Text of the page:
Focus on the task, on each movement, on your breathing.

Useful tip: Example: You have 100 push press to do. Don’t focus on the number. Plan the WOD as it is only 5 times 20. Sounds better? Keep up the pace and believe in yourself.

‘Worst ever WOD ‘ is over. You’re lying on the floor ,out of breath but really proud of yourself. Invincible. After all : it wasn’t that difficult or impossible.

 It was a matter of attitude.








What Type of pusher upper are you?

What Type of pusher upper are you?

Push-ups, great exercise for upper body strength. You might find loads of examples and different types of this body weight exercise - wide push-ups, close push-ups, from side to side ,low push-ups, push-ups with clap, elevated push-ups, hand stand, weighted , and many more! Like with every exercise you can have good or poor technique. Probably you thinking now …push-ups - it’s simple what I can do wrong with this. But it’s really easy to perform push-ups in bad way.

Let’s talk about push-ups common faults.


Insufficient depth - Full Range Of Motion means chest contact floor.

Incomplete lock-out

Top of push-up, elbows must be straight.


Sagging in the middle/snaking- If the athlete does not maintain core tension, his hips will sag, and his lower back hyper-extend . Body line must be straight from ankle to shoulder trough ROM.


Piked the hips-Hips are partially flexed to take the load of the arms. Once again straight body line - squeeze your butt!

Elbow winger

Elbows flare out-Elbows come too far away from the body, internally rotation the shoulder and possibly causingimpingement and pain. -Screw your hands in to the ground!

Elbows point in

-Elbows collapsing in toward the body indicate insufficient scapular stabilisation. Interestingly, it can also occur due to too much scapular retraction! -Shoulder back and down!


Head tilt back- Might cause lower back pain! - Straight Line from top of your head to ankles!

If you are not strong enough, you can try Box Push-ups. Good progression before push-ups, easy to learn and practice everywhere. It’s just the matter of time when you come from 30 inches box to floor level. Once on the ground -good set up position- To perform a standard push-up set up with your hands on the ground ahead of you, set about shoulder- width. Feet are together, with a slight pike in the hips. Squeeze your butt and abs to lock your body in straight line from ankle to shoulderand bring your shoulders forward over your hands. Remember - shoulders back and down.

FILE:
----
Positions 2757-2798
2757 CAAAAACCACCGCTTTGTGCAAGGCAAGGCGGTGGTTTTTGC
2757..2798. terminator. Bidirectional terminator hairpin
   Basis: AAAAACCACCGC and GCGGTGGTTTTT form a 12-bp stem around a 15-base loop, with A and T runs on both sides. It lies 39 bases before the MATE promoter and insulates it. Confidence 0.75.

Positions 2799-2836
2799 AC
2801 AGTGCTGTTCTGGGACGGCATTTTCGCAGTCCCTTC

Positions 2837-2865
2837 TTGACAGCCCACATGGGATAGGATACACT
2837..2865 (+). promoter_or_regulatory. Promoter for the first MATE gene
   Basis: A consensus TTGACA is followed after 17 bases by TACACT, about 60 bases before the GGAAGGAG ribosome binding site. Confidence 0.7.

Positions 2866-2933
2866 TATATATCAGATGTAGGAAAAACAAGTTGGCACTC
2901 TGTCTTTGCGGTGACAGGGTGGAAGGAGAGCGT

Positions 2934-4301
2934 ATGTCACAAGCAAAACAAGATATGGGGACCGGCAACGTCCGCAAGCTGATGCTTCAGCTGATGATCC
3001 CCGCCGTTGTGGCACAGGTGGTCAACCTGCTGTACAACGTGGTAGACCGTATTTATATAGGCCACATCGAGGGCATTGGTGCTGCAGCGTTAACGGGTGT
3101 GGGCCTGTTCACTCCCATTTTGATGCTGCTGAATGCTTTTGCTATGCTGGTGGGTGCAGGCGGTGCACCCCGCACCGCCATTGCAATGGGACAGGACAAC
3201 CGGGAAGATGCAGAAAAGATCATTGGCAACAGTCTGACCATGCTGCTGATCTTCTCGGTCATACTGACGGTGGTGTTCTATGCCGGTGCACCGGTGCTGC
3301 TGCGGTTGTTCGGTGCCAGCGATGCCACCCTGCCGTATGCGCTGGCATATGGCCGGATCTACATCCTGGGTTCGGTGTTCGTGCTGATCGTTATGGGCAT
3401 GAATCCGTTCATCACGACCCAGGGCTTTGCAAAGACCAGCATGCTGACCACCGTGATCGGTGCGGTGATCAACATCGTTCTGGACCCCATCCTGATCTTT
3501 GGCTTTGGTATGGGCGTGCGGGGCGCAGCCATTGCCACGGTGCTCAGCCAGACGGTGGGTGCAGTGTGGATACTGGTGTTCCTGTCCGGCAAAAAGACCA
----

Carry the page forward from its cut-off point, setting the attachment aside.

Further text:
Drive your elbows close to the rib cage until your chest will brush the ground. Abs and glutes should be locked in, shoulders packed, forearms vertical. Than push straight in to the ground until your elbows are fully extend.

It’s doesn’t matter what level of push up are you perform. Just remember to engage your core and hold nice straight line trough full ROM! Good luck !  

What should you be lifting?

What should you be lifting?

What should you be lifting?

Want to know your current level? What your strengths and weaknesses are? I've created a spreadsheet to give you complete details on where you're at and where you should be. Using multiple data sources and my limited Excel skills I've created a document that allows you to enter your age, gender(please Enter specifically as 'Male' or 'Female', bodyweight, Squat and Deadlift 1RM numbers and it will give you some serious data. Enter all data into the parameters boxes to the side of the document.

The first column will tell you what numbers you should be lifting for every exercise based on your current heaviest lift (either Back Squat or Deadlift). The Remaining columns give you numbers and skill levels for all lifts.

Bodyweight exercise weight include bodyweight. For Example if your bodyweight is 80kg and the number stated for your pull up is 50kg this means you should be able to do a pull up with around 30kg of assistance. If the number is greater than your bodyweight it means you should be able to do with weight added.

This document will allow you to work out your strengths and weaknesses and give you some clear direction for goals etc. Please let me know how you get on with it.